Boilermaker opened “Open” registration today on RunSignUp. They had opened a loyalty program last week. Things went well, as you can see from the post on the right!
We always like to do an assessment of our systems and how things worked and share that publicly.
The first person registered in 54 seconds – completing at 12:00:54. Here is the breakdown of registrations per minute on the right.
We have a real time map that always shows the registrations and page views right now. It was fun to watch when registration opened:
Performance was great for users. As usual, we saw a decrease (faster!) in the response time for users since there was a greater percentage coming from computers with fast connections rather than mobile phones.
We were very pleased with our infrastructure. We recently did a set of upgrades and we ran with our “every day” configuration to handle the load of more than 20 registrations per second. Here are the graphs:
NGINX Load Balancers – 3 servers – 2 M3.large and 1 c4.large (we wanted to see the difference between the m3 and c4, but as seen below, we did not get enough load to really determine true max bandwidth):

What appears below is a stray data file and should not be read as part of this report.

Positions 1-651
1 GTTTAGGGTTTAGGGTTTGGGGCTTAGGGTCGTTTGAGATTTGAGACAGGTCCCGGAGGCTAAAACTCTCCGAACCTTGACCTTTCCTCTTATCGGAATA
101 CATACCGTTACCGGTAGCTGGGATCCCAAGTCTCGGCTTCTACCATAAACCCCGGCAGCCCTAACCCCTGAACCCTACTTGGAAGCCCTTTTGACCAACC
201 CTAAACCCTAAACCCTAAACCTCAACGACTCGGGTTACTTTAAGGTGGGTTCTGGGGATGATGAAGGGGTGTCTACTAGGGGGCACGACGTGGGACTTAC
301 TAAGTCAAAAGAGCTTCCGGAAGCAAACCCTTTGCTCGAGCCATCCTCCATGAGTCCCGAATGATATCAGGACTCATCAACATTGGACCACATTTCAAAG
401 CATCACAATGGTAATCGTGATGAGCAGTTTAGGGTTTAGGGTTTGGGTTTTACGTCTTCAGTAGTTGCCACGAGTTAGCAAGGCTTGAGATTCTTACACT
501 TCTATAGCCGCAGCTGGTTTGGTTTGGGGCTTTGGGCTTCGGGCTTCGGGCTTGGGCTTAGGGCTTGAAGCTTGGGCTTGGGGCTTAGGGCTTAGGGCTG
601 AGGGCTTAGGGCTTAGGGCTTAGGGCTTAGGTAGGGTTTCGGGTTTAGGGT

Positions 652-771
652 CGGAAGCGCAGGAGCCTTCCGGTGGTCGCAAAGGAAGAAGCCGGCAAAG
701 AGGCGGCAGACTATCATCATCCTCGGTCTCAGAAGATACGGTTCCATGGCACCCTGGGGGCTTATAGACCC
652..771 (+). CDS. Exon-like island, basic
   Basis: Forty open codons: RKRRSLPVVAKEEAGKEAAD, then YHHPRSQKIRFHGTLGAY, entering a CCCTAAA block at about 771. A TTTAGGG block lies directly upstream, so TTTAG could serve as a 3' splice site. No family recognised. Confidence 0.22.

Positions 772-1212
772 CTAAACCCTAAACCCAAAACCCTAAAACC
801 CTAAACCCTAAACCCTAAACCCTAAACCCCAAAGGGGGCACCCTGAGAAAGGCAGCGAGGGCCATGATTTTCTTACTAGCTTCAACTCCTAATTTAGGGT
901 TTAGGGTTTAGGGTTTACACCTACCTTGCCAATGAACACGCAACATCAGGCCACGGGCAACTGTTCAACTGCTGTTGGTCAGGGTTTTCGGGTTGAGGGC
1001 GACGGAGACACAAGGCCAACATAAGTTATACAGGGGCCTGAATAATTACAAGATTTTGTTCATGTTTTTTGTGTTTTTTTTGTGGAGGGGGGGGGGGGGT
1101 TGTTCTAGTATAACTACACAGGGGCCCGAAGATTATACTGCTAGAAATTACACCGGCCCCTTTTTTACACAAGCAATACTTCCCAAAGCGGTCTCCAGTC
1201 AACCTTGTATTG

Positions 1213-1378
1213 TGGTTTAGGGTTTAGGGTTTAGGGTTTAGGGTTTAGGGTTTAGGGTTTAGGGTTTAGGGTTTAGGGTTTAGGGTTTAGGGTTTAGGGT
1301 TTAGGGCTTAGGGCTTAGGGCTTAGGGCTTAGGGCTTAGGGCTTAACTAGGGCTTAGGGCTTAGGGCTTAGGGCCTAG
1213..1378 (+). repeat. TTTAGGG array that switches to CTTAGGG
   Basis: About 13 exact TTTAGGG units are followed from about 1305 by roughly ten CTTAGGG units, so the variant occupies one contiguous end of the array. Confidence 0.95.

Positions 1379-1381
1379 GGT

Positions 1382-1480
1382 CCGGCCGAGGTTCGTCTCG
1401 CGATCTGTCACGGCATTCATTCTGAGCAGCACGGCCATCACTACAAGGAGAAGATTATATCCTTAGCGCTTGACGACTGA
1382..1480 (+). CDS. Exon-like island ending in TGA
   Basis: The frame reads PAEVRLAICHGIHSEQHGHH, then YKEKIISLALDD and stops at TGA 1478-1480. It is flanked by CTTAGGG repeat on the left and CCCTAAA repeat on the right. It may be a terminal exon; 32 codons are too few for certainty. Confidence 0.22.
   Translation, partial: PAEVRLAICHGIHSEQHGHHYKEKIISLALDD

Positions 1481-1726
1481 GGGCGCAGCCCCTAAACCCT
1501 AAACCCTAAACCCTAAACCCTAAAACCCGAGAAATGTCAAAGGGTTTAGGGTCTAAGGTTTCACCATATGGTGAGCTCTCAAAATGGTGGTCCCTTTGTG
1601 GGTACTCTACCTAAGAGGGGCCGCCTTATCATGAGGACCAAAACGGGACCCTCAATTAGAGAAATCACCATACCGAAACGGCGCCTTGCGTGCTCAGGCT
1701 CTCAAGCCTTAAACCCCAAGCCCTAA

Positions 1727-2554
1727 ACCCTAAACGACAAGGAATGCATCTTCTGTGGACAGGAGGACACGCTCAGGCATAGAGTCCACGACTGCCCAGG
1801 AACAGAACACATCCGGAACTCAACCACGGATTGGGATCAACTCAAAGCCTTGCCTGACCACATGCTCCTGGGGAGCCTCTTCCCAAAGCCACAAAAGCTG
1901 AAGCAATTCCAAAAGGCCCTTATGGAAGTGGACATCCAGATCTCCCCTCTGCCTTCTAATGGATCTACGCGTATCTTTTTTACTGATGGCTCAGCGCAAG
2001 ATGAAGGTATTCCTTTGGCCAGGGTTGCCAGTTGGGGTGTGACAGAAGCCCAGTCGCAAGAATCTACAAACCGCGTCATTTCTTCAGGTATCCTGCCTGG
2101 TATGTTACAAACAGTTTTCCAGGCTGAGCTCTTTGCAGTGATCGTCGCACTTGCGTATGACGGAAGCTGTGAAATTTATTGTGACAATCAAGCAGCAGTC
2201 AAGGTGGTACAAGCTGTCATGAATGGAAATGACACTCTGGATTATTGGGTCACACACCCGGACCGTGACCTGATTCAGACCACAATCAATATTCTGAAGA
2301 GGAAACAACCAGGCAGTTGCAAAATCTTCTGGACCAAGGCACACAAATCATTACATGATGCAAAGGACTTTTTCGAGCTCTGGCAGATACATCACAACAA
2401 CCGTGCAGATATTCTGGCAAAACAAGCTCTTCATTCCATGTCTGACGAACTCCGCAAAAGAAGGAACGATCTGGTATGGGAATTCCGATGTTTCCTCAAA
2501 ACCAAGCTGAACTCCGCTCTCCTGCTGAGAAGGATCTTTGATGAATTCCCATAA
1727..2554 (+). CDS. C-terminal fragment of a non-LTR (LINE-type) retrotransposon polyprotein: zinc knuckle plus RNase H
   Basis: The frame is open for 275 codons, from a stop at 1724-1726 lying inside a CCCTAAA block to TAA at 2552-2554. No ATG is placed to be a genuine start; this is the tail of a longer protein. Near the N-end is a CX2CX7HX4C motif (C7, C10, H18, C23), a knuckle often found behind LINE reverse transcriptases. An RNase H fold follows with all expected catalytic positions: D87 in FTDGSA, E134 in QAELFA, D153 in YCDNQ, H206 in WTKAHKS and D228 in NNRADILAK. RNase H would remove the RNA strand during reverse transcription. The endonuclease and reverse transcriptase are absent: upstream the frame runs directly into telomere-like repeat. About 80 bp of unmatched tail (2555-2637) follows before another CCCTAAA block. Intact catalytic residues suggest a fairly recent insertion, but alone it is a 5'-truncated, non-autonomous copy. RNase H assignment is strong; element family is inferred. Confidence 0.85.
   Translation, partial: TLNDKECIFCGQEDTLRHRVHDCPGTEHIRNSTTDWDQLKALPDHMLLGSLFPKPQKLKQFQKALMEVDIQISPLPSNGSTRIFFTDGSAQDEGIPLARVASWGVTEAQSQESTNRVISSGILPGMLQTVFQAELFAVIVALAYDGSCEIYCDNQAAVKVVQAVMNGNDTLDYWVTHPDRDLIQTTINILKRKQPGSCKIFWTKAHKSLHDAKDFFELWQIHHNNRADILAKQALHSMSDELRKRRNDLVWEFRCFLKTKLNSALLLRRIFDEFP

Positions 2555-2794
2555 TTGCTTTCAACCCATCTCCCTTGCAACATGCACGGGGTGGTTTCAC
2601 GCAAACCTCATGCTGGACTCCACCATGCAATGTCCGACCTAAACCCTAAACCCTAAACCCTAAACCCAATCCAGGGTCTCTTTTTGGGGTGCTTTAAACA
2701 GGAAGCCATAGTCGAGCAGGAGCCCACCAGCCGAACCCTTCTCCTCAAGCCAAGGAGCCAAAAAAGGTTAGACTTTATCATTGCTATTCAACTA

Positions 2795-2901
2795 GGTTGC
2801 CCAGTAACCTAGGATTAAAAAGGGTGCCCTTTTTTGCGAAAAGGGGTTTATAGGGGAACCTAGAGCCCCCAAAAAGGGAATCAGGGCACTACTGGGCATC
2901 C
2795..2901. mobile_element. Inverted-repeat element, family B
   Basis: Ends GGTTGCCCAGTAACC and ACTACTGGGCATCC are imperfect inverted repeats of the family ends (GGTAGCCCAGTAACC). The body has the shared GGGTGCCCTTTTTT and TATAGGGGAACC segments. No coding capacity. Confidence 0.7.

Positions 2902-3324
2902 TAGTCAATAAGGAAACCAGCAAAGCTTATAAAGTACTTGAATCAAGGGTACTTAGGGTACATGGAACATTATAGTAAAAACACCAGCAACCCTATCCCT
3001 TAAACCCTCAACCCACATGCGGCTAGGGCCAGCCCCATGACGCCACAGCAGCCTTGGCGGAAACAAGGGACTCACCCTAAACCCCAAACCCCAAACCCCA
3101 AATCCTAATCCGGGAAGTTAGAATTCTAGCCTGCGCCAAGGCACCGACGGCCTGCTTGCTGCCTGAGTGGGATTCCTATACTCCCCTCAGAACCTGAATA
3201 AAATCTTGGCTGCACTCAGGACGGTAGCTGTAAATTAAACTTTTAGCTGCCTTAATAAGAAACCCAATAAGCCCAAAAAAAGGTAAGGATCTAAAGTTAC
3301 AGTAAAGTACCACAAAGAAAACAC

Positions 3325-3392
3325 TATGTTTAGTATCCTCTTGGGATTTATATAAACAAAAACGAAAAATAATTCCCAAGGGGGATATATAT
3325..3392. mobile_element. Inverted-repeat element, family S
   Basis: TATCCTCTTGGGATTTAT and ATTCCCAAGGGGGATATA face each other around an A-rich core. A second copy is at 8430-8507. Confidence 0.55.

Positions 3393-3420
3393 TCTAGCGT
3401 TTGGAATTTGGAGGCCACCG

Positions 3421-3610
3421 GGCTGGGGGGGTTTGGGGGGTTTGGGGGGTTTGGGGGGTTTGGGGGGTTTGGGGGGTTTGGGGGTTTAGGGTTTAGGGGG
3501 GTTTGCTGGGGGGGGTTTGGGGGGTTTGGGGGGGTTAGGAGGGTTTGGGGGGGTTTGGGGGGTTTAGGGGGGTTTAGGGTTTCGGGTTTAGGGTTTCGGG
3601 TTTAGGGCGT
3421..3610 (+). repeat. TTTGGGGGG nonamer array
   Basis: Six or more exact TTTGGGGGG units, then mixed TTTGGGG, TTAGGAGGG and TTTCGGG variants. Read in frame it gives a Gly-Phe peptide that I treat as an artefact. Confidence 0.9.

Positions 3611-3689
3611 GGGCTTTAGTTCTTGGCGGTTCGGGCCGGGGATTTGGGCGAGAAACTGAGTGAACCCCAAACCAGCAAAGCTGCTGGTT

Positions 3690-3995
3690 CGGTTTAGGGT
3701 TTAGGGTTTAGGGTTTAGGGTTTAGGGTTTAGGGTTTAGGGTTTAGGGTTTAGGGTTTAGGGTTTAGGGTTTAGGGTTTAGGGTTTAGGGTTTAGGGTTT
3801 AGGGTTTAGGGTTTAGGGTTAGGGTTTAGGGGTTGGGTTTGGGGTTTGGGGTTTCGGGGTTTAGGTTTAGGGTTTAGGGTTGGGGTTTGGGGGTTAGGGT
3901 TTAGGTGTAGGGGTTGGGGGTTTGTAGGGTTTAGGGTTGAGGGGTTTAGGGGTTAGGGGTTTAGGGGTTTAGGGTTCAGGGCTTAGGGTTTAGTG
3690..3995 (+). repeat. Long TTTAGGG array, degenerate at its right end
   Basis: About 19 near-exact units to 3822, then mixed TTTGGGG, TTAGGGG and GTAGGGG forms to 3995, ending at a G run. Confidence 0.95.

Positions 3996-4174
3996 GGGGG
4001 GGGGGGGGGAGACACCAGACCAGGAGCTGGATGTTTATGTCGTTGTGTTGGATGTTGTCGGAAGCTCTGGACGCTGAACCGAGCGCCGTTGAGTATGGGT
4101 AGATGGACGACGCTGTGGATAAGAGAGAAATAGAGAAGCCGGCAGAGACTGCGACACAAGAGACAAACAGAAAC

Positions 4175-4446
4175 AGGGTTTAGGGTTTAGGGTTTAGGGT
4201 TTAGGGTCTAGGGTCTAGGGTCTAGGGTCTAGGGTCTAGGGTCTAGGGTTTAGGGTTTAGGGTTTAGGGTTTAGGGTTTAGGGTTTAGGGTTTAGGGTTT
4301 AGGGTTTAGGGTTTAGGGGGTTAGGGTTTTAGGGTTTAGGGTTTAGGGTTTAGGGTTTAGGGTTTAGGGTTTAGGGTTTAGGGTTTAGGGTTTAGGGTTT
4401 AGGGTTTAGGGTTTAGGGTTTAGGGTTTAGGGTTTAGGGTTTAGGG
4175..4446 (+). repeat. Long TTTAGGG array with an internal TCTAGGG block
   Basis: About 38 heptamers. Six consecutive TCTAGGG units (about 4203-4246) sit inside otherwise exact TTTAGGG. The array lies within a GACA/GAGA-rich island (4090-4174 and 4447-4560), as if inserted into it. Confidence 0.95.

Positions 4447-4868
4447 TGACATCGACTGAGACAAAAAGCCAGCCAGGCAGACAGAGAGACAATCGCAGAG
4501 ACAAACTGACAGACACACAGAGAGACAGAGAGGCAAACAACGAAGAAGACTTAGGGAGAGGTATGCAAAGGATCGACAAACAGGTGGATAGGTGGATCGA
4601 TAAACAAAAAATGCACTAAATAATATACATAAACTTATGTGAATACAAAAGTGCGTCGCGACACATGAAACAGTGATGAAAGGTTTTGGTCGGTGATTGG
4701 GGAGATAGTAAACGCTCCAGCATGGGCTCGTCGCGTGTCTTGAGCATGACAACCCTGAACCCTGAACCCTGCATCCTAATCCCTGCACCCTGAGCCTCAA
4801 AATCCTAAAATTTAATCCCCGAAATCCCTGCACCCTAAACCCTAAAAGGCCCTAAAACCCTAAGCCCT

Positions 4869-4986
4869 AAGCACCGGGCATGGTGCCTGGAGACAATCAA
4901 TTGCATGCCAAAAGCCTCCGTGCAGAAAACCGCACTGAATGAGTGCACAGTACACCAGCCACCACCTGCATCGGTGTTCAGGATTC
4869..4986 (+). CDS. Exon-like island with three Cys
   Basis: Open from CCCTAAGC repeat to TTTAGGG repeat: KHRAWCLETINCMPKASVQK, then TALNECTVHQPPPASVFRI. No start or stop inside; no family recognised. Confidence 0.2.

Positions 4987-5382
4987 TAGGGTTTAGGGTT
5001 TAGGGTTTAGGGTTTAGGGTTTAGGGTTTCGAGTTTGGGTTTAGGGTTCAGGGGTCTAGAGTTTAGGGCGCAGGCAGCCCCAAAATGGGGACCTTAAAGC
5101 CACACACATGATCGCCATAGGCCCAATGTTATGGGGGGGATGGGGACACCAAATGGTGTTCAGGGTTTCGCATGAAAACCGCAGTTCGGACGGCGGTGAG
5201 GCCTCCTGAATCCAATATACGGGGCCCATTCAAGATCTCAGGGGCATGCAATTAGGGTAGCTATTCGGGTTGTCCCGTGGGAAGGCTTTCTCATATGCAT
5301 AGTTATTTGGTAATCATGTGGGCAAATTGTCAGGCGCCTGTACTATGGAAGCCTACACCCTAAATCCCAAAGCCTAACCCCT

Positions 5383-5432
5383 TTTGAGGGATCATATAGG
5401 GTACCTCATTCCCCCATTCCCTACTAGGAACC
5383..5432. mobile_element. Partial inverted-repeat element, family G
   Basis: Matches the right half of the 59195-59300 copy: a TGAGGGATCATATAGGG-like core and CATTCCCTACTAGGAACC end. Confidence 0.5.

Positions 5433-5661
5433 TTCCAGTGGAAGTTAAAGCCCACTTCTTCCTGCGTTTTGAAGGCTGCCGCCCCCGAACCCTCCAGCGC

Web Servers – We recently switched to running 4 c4.2xlarge servers. This is where most of the stress happens in the system, and we reached a peak of about 50% – so we could have handled twice the load under our everyday operating environment. Of course we can grow the number of web servers within a few minutes if load gets too high.
Memcache Data Servers – We run 8 m3.medium memcache data servers. This really reduces the load on the database in our environment and is one of the things that makes our system so fast. These were not stressed reaching a max of 12%.
Memcache Session Servers – 8 m3. medium. This holds session information for each browser and enables us to dynamically move users from one server to another for high availability. Again, these had plenty of capacity.
Database – Our main database runs RDS (we are part of the test program with AWS and will move to Aurora later this year, which should improve our availability and performance even more). We run a db.m2.2xlarge instance with high availability and redundancy turned on. We also have Read Only database instance that runs on a db.m3.xlarge and a shard also running on a db.m3.xlarge. These all performed very well and showed plenty of capacity. The main database hit a max of 12%. The Read Only hit 30% and is very easy to duplicate and expand.
The net of this is that our current configuration can handle about 40-50 registrations per second, or about 2,400 per minute, or about 24,000 registrations in a 10 minute period with under 2 second response time. We can also expand that considerably in case you have a 50,000 person race that expects to sell out in 7 minutes 🙂